South Pacific – Collector’s Edition (Fox Blu-ray) + The South Pacific Companion (Book)
Picture: A- Sound: B- Extras: B- Film: B-/B Book: B
the Rodgers & Hammerstein Estate have been fixing up the hit film versions
of many of their films, but even I was surprised to hear that an 8K (8,000-line
progressive scan HD) transfer of Joshua Logan’s South Pacific (1958) in Todd-AO 70mm was being made for
Blu-ray. Fox had issued a fine DVD set a
few years ago that will give you all the details on the film, its extras, the
two cuts of the film and more at this link:
Only Baraka (1992, reviewed elsewhere on
this site) is another film we can think of that has had 8K treatment and ironically
was also a Todd-AO 70mm production, though different. We have enjoyed some great large-frame-format
Blu-rays (2001: A Space Odyssey, Baraka, the Imax footage from The Dark Knight and expect Grand Prix to shine on Blu-ray as it
did on the now-defunct HD-DVD format) but this is the oldest such film with a
premium transfer we have seen to date, so we wondered what the results might
be. The DVD looked good, after all.
1080p 2.20 X 1 AVC @ 31.5 MBPS digital High Definition image (to repeat) was
shot in the large-frame Todd-AO 70mm format, like its R&H predecessor Oklahoma! (the very first Todd-AO film
ever, reviewed elsewhere on this site) and is only the third film ever to use
the format. British 35mm prints were
even issued in three-strip Technicolor, but large frame formats have color
quality that is superior to shooting in 35mm and that gives the filmmakers
latitude when doing reduction prints to begin with. We expect the credits might look a bit grainy
with all the optical printing, even in a large-frame and there is optical work
at the beginning inside the airplane that is obviously a set, but this
51-year-old film has been leaned up and nicely preserved, resulting in often
color might be slightly off somewhere and there are shots where you do not get
the outright definition in all shots you would expect, but fleshtones are very
accurate, the print is color consistent for the most part and only some minor
motion blur and soft shots here and there hold the impressive performance back
otherwise. Because of the color filters
and stylizing used, I was particularly interested to see how the great Bali Ha’i sequence would play. It is the most complex use of color in the
film and holds together very well.
Unfortunately, it appears softer in a way that DVD would hide and this
transfer will not, but seems to be a small price to pay for effect. Compare to Stanley Donen’s Funny Face (1957, shot in VistaVision)
where frames and footage are made to look like magazine photography, flattening
on the longer Road Show version at its best (like the DVD version) has color
that looks a bit sharper and with slightly better color, yet extra footage is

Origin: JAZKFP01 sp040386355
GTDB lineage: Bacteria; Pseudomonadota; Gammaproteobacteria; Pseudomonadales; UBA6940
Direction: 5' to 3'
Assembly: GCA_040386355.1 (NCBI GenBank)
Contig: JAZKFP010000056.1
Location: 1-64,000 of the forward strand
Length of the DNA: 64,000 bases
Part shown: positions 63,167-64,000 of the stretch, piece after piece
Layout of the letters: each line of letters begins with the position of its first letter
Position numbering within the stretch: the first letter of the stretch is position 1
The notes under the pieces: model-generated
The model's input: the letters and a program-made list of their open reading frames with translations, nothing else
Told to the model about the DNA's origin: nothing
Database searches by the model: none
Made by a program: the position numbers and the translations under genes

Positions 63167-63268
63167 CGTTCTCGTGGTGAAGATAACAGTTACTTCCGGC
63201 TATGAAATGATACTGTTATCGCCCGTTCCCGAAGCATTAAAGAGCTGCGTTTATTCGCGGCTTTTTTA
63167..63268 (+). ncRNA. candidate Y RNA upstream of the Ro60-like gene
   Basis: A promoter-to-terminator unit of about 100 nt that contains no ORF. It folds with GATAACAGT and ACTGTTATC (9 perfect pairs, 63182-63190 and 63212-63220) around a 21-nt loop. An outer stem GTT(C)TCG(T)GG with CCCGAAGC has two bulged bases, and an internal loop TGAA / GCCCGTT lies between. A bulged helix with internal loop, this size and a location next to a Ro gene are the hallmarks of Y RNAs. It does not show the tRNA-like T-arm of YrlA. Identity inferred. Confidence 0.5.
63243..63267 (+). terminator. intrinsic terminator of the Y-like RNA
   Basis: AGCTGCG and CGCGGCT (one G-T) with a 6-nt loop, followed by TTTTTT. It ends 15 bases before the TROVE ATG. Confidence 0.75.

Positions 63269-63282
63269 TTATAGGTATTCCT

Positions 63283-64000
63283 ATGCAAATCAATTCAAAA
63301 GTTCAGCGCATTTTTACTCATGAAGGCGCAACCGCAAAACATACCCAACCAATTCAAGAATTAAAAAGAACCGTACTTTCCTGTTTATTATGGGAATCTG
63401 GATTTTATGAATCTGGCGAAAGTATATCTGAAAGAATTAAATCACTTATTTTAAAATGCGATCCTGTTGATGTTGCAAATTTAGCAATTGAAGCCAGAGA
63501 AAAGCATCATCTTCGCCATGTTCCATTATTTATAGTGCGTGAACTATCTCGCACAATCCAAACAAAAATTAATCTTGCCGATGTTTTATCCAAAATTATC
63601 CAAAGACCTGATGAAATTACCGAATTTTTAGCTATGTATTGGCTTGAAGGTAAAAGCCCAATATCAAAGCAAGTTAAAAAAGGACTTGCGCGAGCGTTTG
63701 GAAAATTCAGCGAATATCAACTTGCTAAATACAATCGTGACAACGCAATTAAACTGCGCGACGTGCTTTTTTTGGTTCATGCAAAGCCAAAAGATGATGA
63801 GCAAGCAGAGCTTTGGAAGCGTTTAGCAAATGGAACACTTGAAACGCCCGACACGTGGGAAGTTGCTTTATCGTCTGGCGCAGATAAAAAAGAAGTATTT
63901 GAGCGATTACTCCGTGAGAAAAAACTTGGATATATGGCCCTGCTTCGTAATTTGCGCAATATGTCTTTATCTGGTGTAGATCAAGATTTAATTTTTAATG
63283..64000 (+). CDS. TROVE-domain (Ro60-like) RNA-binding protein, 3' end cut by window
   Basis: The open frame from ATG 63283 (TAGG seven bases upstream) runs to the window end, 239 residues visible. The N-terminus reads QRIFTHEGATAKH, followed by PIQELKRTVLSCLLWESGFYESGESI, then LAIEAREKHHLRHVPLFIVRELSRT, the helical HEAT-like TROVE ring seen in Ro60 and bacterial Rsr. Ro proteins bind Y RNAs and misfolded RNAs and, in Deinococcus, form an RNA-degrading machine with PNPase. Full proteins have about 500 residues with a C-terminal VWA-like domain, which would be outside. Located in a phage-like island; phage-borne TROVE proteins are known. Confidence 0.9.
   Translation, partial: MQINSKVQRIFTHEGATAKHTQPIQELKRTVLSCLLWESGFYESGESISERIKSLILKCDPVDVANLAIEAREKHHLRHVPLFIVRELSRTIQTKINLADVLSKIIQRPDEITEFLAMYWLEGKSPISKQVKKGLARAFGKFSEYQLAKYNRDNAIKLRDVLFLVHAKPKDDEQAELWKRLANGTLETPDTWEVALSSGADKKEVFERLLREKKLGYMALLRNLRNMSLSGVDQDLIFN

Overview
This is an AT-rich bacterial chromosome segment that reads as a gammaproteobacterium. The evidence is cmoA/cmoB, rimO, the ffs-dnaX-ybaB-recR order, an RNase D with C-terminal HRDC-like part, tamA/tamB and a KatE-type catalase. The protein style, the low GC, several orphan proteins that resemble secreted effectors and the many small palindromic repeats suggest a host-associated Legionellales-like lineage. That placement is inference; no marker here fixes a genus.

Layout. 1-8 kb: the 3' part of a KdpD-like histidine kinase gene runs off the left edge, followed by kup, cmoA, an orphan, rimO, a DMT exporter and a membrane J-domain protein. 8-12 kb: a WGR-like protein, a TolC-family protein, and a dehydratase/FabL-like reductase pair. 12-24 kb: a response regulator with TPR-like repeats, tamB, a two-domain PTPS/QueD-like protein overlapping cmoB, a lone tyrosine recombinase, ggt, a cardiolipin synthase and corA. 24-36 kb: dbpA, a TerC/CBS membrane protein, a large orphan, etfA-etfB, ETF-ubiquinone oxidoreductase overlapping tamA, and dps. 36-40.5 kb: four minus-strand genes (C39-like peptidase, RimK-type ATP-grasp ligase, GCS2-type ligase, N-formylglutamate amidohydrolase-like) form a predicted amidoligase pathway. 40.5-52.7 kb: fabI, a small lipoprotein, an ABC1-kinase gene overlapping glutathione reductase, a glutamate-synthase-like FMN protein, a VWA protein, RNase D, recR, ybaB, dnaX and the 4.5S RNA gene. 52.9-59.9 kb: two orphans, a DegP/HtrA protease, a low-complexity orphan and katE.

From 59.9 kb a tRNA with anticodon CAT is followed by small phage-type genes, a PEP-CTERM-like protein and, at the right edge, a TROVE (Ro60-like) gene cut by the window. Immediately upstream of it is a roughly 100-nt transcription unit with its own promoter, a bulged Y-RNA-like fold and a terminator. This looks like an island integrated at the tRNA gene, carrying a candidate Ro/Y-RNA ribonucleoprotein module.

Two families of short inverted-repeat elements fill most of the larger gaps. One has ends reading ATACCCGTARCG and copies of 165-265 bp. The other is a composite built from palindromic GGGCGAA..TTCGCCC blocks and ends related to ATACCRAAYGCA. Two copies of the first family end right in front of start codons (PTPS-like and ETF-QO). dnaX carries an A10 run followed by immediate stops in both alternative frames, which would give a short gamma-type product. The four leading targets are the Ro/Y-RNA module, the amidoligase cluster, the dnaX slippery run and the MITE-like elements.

almost colorless and definition also drops.
That is strange, but that is the case and helping all cuts of this film
was a switch to improved lenses by Panavision for the shoot. Leon Shamroy, A.S.C., was the cinematographer
and shot three R&H features in all starting with the 1945 State Fair. He
had just shot The King & I and knew exactly what he was doing with
While the DVD has a Dolby Digital 5.0 mix from the
original magnetic 6-track stereo in 70mm, the Blu-ray has a downgraded lesser
Dolby Digital 4.0 mix and much better DTS-HD Master Audio (MA) lossless 5.1 mix
that brings out the music performances very nicely, but at the cost of dialogue
recordings which were not as well recorded.
I still think the DTS is the best this soundtrack is ever going to sound
and though you get some ghost imaging from folding down the five
behind-the-screen Todd-AO configuration speakers to three for playback here,
the music has never sounded so good anywhere, including vinyl.
As a companion sold separately, Fireside Books is
issuing a huge, rich coffee table hardcover book by Laurence Maslon entitled The
South Pacific Companion. At nearly
200 pages, the book (from an author who had done the same with The Sound Of
Music) traces its creation from the events in 1941 that started the U.S.
involvement in WWII to how the principals came together to how a James Michener
book became the basis of this wildly successful blockbuster musical. A huge hit on stage, then a huge hit film, including
a huge hit soundtrack that still remains one of the most commercially
successful in cinema history.
The stills and illustrations are terrific, text
thorough and legacy incredible and far from over. If you love the film, you’ll definitely want
to own this book, while we see the Blu-ray as a new high watermark for films
from the 1950s. Even if you don’t like
musicals, you have to see it to believe it.
- Nicholas Sheffo